Meta-analysis of extremely low frequency electromagnetic fields and cancer risk: a pooled analysis of epidemiologic studies
Zhang Y, Lai J, Ruan G, Chen C, Wang DW. Meta-analysis of extremely low frequency electromagnetic fields and cancer risk: a pooled analysis of epidemiologic studies. Environ Int. 2015 Dec 15;88:36-43. doi: 10.1016/j.envint.2015.12.012. [Epub ahead of print]
• A significant association between ELF-EMF exposure and cancer risk was identified.
• Subgroup analysis revealed increased risk only in North America, especially in United States.
• However, the data from individual European country was contradicted with each other.
• Increased risk was only observed in residential exposure or interview-based surveys.
• Device measured studies obtained no significant association in overall effects.
Studies have suggested that extremely low frequency electromagnetic fields (ELF-EMF) may affect physiological functions in animal models. However, epidemiologic studies investigating the association of ELF-EMF with the susceptibility to cancer yield contradictory results.
In this comprehensive analysis, we conducted a search for case-control surveys regarding the associations of ELF-EMF and cancer susceptibility in electronic databases. A total of 42 studies involving 13,259 cases and 100,882 controls were retrieved.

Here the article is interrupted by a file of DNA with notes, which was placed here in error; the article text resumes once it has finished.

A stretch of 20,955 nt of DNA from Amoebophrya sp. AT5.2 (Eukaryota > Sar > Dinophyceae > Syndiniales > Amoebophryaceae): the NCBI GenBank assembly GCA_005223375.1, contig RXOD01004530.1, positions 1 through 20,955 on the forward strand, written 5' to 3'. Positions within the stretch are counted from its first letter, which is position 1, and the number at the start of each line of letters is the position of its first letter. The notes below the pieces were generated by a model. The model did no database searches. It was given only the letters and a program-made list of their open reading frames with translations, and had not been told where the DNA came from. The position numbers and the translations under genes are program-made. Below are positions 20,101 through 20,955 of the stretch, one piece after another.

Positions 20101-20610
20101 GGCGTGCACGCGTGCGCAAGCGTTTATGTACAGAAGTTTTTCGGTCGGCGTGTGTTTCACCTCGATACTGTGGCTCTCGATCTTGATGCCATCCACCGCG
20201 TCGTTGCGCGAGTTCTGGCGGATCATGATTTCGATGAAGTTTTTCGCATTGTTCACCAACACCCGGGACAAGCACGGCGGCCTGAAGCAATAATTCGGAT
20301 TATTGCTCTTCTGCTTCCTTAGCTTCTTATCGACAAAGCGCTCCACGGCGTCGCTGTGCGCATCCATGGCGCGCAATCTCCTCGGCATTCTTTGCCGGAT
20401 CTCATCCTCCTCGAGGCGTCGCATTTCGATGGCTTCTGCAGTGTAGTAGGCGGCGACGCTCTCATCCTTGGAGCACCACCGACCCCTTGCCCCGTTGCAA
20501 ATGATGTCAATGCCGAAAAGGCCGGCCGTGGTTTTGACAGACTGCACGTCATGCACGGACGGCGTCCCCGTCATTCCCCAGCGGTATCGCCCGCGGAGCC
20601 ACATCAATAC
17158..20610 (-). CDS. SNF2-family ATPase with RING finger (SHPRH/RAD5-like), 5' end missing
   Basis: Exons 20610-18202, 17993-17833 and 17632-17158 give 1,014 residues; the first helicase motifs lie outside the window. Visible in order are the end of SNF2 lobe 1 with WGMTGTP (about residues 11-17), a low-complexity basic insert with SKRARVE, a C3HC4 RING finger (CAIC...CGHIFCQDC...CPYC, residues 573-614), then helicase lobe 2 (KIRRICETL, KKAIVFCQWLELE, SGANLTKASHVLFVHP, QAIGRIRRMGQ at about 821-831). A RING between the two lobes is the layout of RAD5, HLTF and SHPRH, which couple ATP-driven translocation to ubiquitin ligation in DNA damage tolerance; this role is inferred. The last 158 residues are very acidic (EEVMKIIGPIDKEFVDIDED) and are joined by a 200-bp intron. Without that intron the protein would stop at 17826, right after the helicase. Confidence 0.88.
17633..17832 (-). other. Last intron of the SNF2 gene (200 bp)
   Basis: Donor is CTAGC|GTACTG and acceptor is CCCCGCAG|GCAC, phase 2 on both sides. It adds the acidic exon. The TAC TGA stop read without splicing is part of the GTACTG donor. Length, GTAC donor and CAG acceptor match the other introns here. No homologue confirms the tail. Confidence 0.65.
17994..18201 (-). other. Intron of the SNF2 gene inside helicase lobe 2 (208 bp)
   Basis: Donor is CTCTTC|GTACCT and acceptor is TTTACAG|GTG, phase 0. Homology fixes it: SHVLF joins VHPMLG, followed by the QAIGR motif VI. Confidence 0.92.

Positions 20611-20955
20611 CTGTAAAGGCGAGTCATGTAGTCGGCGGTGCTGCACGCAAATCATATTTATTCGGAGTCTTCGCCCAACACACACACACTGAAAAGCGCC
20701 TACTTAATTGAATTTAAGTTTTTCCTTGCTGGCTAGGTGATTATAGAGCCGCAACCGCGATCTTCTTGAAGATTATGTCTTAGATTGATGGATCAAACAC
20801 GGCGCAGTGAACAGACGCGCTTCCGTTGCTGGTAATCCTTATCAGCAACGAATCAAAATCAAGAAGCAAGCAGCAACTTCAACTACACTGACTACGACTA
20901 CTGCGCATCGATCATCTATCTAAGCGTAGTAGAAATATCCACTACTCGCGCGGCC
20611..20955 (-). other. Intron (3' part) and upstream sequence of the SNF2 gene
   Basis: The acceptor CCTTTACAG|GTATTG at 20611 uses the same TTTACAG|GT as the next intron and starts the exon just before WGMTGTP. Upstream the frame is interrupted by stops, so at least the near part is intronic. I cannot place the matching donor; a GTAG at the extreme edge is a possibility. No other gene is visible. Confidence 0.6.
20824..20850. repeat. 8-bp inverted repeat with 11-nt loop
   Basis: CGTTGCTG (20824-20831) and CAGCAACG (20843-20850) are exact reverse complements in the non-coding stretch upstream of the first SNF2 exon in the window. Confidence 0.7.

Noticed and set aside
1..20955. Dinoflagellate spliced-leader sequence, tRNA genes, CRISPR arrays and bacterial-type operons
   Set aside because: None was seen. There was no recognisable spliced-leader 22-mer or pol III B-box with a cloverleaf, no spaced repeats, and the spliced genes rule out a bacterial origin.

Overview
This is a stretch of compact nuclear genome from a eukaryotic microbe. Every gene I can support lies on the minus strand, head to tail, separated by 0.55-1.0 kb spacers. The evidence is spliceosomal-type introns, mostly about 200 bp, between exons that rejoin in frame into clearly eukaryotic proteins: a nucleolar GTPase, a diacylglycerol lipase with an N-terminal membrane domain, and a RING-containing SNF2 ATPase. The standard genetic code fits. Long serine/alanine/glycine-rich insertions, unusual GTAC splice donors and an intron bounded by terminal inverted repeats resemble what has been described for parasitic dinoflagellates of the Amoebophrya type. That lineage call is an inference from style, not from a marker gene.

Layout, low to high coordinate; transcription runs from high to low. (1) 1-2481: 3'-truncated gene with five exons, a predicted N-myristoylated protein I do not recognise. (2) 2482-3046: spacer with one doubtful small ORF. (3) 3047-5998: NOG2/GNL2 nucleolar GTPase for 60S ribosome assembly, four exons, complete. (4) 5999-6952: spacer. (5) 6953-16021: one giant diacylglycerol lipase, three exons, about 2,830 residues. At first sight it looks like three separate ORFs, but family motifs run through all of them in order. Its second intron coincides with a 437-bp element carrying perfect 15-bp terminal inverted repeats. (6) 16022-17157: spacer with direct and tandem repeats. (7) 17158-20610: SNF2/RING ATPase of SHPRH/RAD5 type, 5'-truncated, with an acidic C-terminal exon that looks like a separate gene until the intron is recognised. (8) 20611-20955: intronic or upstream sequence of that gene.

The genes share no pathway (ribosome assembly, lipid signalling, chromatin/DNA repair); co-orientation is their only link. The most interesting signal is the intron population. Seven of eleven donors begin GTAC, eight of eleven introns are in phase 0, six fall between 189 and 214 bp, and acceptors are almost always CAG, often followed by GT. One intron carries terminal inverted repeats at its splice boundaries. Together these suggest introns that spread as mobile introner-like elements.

Overall, increased susceptibility to cancer was identified in the ELF-EMF exposed population (OR=1.08, 95% CI: 1.01, 1.15, P=0.02). In the stratified analyses, increased risk was found in North America (OR=1.10; 95% CI: 1.02, 1.20, P=0.02), especially the United States (OR=1.10; 95% CI: 1.01, 1.20, P=0.03). However, studies from Europe contradict these results. Moreover, a higher risk was found to be statistically significantly associated with the residential exposed population (OR=1.18; 95% CI: 1.02, 1.37, P=0.03). Furthermore, an increased cancer risk was found in interview-based surveys (OR=1.16; 95% CI: 1.00, 1.35, P=0.04). In device measurement-based studies, a slight increased risk was found only in premenopausal breast cancer (OR=1.23; 95% CI: 1.01, 1.49, P=0.04).
Our meta-analysis suggests that ELF-EMFs are associated with cancer risk, mainly in the United States and in residential exposed populations. Methodological challenges might explain the differences among studies.
Joel M. Moskowitz, Ph.D., Director
Center for Family and Community Health
School of Public Health
University of California, Berkeley
Electromagnetic Radiation Safety
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